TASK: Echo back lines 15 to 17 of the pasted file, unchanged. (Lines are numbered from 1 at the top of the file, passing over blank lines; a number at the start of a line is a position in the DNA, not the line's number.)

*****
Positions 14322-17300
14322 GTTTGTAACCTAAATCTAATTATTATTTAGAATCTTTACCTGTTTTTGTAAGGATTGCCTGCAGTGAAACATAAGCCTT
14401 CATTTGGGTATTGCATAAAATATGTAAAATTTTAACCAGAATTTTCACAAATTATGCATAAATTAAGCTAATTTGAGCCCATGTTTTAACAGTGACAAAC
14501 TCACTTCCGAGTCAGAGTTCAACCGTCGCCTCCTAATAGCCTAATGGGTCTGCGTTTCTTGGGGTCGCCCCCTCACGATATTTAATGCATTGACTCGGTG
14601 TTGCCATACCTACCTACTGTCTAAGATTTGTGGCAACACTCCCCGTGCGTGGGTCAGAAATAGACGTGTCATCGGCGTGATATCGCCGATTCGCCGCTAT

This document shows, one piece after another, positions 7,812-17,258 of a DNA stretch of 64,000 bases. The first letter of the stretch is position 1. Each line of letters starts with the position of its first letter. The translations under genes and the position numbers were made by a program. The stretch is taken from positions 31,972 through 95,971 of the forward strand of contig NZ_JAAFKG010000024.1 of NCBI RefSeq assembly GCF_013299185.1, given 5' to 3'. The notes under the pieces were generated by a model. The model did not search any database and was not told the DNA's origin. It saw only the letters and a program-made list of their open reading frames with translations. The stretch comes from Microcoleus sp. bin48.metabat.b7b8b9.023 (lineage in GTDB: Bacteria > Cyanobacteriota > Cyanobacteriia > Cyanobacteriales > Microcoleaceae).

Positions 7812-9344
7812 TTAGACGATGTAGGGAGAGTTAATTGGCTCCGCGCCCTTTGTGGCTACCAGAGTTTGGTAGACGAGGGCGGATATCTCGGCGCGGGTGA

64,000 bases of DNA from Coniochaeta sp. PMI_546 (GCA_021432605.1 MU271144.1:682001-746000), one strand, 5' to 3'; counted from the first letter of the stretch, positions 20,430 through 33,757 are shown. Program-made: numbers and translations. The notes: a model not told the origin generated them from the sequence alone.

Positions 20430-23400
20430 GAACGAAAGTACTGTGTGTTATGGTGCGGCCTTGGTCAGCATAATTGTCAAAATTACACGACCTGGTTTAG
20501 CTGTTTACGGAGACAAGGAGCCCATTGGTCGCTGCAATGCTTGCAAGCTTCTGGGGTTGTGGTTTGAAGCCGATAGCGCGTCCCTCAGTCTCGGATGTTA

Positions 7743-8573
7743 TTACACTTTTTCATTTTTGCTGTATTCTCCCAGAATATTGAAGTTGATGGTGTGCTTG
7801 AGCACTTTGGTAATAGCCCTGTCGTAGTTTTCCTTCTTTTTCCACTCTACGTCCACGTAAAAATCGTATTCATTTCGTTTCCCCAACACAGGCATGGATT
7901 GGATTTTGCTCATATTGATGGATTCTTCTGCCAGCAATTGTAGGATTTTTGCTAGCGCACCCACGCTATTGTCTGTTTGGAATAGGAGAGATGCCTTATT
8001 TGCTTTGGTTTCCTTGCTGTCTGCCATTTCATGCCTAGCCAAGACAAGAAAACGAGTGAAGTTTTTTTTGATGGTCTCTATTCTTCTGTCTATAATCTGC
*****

7801 AGCACTTTGGTAATAGCCCTGTCGTAGTTTTCCTTCTTTTTCCACTCTACGTCCACGTAAAAATCGTATTCATTTCGTTTCCCCAACACAGGCATGGATT
7901 GGATTTTGCTCATATTGATGGATTCTTCTGCCAGCAATTGTAGGATTTTTGCTAGCGCACCCACGCTATTGTCTGTTTGGAATAGGAGAGATGCCTTATT
8001 TGCTTTGGTTTCCTTGCTGTCTGCCATTTCATGCCTAGCCAAGACAAGAAAACGAGTGAAGTTTTTTTTGATGGTCTCTATTCTTCTGTCTATAATCTGC